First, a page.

.22 LR reloading kit

Like most people today, you probably didn’t even realize it was possible to reload 22 long rifle ammo. As you can see, it is not only possible but also convenient with one powerful tool and a few accessories.

Our manual contains close up photography, cutaway views, and all details necessary to reload without any other means.

If you are concerned with the 22 LR ammo shortage and tired of looking for bullets to go plinking, our kit will help you become self-sufficient and enjoy shooting on your own terms.

This kit is a must have if you are serious about your bug out bag list and survival gear. With the included instruction pamphlet, you will be re-loading 22 LR ammo using available resources while others are left empty handed.

Whether you are preparing an adequate bug out bag with your survival gear or simply want to reload your own 22 long rifle ammo, the Sharpshooter 22LR Reloader Kit is your answer.

I’ve heard that it was possible to reload .22 LR if you were meticulous enough to hammer out the firing pin dent, scrape the material off some matches, etc, etc…but it seemed a lot easier to simply go to WalMart, plunk down $100, and come home with 5000 rounds of perfect factory ammo. How is stockpiling cap gun rolls any less tiresome than stockpiling .22 ammo? You may say “But Zero, what will you do when that 50,000 rounds of .22 you have is used up?” and my reply is “The same thing I’ll do when my 50,000 cap gun loads are used up.” Additionally, assuming some great apocalyptic event that makes .22 ammo rare and valuable, it seems reasonable to think that no one is going to be concerned with keeping the pipeline of cap gun ammo flowing, whereas any .22 ammo found will be guarded and preserved and protected.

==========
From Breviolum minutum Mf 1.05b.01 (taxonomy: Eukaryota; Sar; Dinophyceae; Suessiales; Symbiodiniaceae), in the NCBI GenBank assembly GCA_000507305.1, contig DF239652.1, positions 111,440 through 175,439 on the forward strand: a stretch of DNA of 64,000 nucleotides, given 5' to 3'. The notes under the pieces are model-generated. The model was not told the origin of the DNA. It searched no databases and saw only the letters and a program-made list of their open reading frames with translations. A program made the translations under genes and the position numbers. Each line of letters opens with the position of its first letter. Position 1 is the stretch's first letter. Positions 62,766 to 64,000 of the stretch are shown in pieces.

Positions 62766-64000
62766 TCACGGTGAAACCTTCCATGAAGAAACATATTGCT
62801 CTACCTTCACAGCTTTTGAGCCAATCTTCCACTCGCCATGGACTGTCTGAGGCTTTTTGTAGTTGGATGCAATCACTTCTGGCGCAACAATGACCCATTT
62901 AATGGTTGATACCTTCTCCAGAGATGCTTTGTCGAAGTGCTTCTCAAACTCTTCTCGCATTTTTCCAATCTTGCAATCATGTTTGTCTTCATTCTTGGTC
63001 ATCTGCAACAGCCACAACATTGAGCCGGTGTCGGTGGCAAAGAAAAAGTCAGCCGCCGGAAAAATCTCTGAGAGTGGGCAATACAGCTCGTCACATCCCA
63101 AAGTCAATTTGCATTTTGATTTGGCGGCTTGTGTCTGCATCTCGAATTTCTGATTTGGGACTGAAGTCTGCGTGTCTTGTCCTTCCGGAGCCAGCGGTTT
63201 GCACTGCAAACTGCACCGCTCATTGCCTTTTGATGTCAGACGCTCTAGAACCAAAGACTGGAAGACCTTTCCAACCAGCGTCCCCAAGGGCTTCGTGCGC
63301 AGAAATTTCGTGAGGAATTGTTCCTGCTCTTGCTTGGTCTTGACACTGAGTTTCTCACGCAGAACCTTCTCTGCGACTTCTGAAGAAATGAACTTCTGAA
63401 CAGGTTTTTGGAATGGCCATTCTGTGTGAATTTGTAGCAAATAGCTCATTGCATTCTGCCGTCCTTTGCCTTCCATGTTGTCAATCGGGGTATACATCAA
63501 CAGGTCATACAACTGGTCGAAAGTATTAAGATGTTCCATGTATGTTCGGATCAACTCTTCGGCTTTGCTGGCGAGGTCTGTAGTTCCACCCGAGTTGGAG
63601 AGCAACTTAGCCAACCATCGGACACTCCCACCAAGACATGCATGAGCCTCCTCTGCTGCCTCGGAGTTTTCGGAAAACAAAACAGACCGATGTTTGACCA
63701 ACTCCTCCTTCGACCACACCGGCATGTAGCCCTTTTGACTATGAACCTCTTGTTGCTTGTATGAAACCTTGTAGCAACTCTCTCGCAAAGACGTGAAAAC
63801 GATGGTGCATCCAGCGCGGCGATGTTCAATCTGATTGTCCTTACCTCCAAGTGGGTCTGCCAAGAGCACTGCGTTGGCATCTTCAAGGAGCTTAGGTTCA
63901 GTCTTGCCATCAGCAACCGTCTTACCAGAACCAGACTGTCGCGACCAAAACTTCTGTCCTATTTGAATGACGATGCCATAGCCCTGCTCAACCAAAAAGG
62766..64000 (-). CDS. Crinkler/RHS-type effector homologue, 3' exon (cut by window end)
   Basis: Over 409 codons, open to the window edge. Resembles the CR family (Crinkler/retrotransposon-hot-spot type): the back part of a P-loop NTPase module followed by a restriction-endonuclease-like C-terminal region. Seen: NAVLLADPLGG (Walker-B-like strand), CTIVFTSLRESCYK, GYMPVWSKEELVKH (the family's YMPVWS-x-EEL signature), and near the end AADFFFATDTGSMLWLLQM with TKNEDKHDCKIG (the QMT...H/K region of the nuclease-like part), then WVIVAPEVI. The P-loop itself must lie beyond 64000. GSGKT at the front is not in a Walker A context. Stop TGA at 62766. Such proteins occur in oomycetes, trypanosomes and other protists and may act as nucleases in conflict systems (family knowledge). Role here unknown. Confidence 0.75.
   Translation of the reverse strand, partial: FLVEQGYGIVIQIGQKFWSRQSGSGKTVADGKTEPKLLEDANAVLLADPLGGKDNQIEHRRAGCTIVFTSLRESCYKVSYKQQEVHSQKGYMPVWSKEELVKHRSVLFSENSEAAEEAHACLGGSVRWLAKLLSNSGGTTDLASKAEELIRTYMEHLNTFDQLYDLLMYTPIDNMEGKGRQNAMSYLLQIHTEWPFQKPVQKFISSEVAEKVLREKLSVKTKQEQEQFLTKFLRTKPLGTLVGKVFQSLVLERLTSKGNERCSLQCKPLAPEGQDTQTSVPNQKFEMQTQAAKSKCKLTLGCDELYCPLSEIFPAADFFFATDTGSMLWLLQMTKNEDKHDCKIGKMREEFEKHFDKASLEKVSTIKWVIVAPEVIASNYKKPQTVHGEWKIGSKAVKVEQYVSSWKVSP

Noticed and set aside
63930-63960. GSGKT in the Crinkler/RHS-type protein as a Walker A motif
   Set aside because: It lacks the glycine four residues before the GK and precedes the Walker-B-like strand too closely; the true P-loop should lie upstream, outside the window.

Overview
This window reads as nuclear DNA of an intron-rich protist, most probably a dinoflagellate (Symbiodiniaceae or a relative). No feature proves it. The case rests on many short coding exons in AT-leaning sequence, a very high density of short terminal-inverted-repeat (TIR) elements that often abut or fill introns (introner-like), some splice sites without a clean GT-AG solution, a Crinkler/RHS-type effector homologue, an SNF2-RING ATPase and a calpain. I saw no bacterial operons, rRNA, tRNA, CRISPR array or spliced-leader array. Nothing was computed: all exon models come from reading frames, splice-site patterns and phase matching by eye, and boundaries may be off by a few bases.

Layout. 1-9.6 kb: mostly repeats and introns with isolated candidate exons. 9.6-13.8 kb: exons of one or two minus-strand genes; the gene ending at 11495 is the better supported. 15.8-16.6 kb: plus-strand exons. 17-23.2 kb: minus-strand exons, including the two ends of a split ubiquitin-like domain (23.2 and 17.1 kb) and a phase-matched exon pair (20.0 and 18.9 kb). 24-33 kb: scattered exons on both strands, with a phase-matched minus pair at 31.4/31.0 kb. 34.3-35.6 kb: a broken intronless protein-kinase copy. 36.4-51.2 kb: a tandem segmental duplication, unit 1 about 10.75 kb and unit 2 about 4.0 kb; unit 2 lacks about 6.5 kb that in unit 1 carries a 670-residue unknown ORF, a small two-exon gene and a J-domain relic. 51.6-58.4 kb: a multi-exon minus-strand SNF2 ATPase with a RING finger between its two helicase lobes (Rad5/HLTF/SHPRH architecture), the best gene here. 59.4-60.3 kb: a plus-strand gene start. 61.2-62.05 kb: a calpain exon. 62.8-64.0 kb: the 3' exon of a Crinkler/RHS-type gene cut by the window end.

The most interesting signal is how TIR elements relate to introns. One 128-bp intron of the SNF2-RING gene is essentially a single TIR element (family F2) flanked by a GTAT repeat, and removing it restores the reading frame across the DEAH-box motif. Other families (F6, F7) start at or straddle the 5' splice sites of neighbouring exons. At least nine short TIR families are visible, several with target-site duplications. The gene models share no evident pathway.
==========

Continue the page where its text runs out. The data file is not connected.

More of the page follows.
I admire this guys ingenuity, and if I lived in a place where it was truly impossible for me to get .22 ammo I would seriously think about this thing. But I live in a country where I can walk out the door and look behind the seat of pretty much any pickup truck and find a handful of .22. Plus, if youre shooting .22 for small game I would think that 50,000 rounds of ammo is going to last quite a while.

I think this guy is missing the boat. He’d make tons more money if he made a kit to reload the rimfires that are still out there that no one is making ammo for like the .25, .32, .41, .44, and Spencer Rimfires. Lots of old Stevens Crackshots, Remington Derringers, .32 Marlins, etc, out there that folks would love to be able to shoot again.